Richard Pogge (2015) Originally from the Indian Wells Valley in California's Northern Mojave Desert, I attended Sherman E. Burroughs High School (Class of 1979) in Ridgecrest, California, otherwise known as the "Gateway to Death Valley", and home of the China Lake Naval Air Weapons Station (it was just NOTS, then NWC, when I was there). While at China Lake I was a member of the China Lake Astronomical Society, the folks who helped give me a start in Astronomy, and Boy Scout Troop 35, to whom I owe my abiding love of the outdoors. In 1979 I left the desert to attend Caltech, where I received my BS in Physics in 1983. At Caltech I was a member of Dabney House, and a sometime member of the infamous InfraRed Army. I then got out of Pasadena and headed north along the coast to the Lick Observatory at UC Santa Cruz, where I received my PhD in Astronomy & Astrophysics in 1988. After a brief stint as a W.J. McDonald Postdoctoral Fellow at the University of Texas at Austin, I came to Ohio State as a postdoc in 1989, and then joined the faculty of the Astronomy Department in 1992 as an Assistant Professor. I have been a Full Professor of Astronomy since 2003.

My primary research is concerned with the astrophysics of active galactic nuclei and gaseous nebulae as revealed through imaging and spectrophotometry at optical, UV, and infrared wavelengths with ground-based and space-based telescopes. I've been concerned with three lines of research. The first seeks to refine measurments of the masses of supermassive black holes in nearby active galaxies with the goal of calibrating the key scaling relations that will allow us to extend local methods out to cosmological distances. The second uses the Hubble and Chandra space telescopes to study how local active nuclei are fed by gas from their host galaxies, and how that activity in turn feeds back upon their hosts. The third is to use precision spectrophotometry to measure direct and empirical elemental gas-phase abundances in star formation regions to trace the chemical evolution history of galaxies.

Closer to home, I have joined in the study of planets around other stars. I am part of the MicroFUN collaboration based at Ohio State that has organized a worldwide network of amateur and professional telescopes to make coordinated observations to search for extrasolar planetary systems using gravitational microlensing. My current and past students and I are also engaged searches for and detailed follow-up studies of up transiting exoplanets, through the KELT North, KELT South, and DEMONEXT projects, as well as exploring new techniques using adaptive optics.

Research requires the best data, and to provide that data I am actively involved in the design and construction of advanced astronomical instruments, including development of software for image processing, spectral analysis, and instrument control & data acquisition. Instruments I have helped develop are in regular use at the MDM Observatory in Arizona and on the SMARTS telescopes in Chile. My biggest project to date has been the two Multi-Object Double Spectrographs (MODS) we have built at OSU for the Large Binocular Telescope on Mt. Graham in Arizona.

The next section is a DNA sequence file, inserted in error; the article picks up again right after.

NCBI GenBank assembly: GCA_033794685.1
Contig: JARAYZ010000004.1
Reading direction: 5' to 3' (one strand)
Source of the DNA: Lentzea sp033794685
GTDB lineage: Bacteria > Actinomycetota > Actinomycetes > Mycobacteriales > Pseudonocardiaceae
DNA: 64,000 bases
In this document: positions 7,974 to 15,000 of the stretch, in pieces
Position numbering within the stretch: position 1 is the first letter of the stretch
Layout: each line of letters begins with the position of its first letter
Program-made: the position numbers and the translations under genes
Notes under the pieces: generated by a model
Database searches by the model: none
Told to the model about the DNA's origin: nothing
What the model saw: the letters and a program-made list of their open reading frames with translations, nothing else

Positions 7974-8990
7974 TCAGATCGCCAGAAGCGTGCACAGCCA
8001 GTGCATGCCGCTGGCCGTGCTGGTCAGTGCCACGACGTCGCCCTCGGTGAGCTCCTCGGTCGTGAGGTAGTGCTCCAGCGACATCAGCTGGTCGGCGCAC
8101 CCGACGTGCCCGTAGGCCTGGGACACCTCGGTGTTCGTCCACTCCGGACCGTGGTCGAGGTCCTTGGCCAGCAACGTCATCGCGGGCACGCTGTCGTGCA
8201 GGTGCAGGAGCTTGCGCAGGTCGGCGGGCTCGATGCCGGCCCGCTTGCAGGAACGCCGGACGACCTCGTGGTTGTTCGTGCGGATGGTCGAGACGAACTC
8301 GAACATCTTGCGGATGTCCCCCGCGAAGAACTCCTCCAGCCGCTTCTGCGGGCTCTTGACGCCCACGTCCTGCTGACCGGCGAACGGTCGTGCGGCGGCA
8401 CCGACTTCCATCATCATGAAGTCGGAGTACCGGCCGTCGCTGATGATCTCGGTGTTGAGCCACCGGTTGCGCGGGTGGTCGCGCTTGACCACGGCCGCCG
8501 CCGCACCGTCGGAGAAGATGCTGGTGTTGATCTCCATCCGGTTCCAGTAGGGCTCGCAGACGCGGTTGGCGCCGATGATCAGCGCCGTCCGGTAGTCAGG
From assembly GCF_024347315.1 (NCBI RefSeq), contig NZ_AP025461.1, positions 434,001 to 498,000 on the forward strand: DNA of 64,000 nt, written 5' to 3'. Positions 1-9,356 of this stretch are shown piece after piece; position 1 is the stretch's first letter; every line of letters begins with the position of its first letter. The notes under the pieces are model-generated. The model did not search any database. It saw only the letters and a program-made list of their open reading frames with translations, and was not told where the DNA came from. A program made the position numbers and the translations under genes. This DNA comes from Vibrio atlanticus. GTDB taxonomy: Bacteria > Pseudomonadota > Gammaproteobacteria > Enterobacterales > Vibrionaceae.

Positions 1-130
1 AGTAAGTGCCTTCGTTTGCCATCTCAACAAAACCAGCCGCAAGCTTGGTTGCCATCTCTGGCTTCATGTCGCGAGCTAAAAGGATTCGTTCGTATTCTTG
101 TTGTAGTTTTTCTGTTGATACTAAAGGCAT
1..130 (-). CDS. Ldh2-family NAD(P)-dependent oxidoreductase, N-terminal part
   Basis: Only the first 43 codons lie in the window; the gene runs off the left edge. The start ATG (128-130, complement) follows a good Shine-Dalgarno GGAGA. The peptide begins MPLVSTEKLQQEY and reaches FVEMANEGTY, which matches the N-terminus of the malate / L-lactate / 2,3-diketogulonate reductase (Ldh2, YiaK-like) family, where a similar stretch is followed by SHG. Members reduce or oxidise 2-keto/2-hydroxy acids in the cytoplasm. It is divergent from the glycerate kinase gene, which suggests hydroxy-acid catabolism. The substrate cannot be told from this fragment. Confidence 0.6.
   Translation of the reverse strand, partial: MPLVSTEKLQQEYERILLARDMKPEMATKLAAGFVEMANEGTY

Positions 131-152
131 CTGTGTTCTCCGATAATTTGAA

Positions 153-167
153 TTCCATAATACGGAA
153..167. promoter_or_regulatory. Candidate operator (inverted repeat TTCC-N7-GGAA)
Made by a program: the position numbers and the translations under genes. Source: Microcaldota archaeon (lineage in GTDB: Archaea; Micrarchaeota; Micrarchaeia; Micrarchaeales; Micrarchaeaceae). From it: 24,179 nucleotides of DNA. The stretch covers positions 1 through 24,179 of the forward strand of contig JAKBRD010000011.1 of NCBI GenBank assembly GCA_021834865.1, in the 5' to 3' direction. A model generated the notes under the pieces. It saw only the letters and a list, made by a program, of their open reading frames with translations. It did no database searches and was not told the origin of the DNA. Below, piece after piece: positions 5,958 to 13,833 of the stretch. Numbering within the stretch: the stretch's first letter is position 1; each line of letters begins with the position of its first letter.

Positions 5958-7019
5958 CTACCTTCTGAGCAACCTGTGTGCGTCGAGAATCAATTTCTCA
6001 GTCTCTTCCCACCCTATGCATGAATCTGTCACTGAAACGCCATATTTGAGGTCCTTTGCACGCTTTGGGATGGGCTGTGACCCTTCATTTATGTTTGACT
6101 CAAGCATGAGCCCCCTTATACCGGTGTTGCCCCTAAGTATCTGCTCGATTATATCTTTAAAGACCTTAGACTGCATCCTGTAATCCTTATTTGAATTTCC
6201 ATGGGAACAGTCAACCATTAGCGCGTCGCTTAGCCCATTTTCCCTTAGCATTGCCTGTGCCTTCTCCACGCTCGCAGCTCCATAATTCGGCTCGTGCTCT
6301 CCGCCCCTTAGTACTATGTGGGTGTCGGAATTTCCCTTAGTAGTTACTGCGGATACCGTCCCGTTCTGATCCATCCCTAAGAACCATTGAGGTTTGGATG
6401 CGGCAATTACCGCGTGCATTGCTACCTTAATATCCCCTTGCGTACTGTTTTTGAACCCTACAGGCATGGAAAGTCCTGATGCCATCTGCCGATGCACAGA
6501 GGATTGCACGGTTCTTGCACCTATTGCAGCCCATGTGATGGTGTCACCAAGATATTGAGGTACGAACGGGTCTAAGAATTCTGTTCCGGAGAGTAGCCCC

Curriculum Vitae (32k PDF)
Bibliography (122k PDF)


Astronomy 2292: Stellar, Galactic, & Extragalactic Astrophysics - Spring Semester 2019
Astronomy 2291: Basic Astrophysics & Planetary Astronomy - Autumn Semester 2018
Astronomy 1141: Life in the Universe - Spring Semester 2018
Astronomy 1101: From Planets to the Cosmos - Autumn Semester 2017
Previous Courses
Introductory Teaching Resources
Course Podcasts (2006-2009): [Ast 161|Ast 162|Ast 141]

iTunesU Online Courses:

Life in the Universe (2012)
From Planets to the Cosmos (2016)
Note: iTunesU collections moved to Apple Podcasts in September 2017.

Ohio State Graduate Astrophysics Series

Editor in Chief: Barbara Ryden
Technical Editor: Richard Pogge
The Ohio State Graduate Astrophysics Series (OSGAS) is a projected series of e-books based on lecture notes for the six core graduate astrophysics courses and the first-year "Observed Properties" course taught at OSU. These e-books are not exhaustive monographs, but instead adopt the back-of-envelope philosophy of our "Order of Magnitude Astrophysics" course to emphasize the most important physical principles in each subfield of astrophysics. The goal is to make our series a point of entry into the deeper and more detailed classical textbooks in our field. Although each volume in OSGAS will stand on its own, care is taken to unify notation and vocabulary as much as possible across volumes, and emphasis will be placed on physical concepts that unite the different subfields.

Now available:

Volume 1: Interstellar and Intergalactic Medium
Barbara Ryden & Richard Pogge, January 2015
[available in iBooks format for iPad/Mac; and Google Books & Google Play; a Kindle version is in the works]

Volume 2: Dynamics
Barbara Ryden, February 2016
[available from Google Books & GooglePlay; a Kindle version is in the works]

Upcoming volumes:

Stellar Structure & Evolution, Marc Pinsonneault & Barbara Ryden, Summer 2019
The OSGAS project has been generously supported by a grant from the OSU Office of Distance Education and eLearning as part of their Book Launch initiative, and by the OSU Department of Astronomy.
Richard W. Pogge (

Updated: 2019 February 17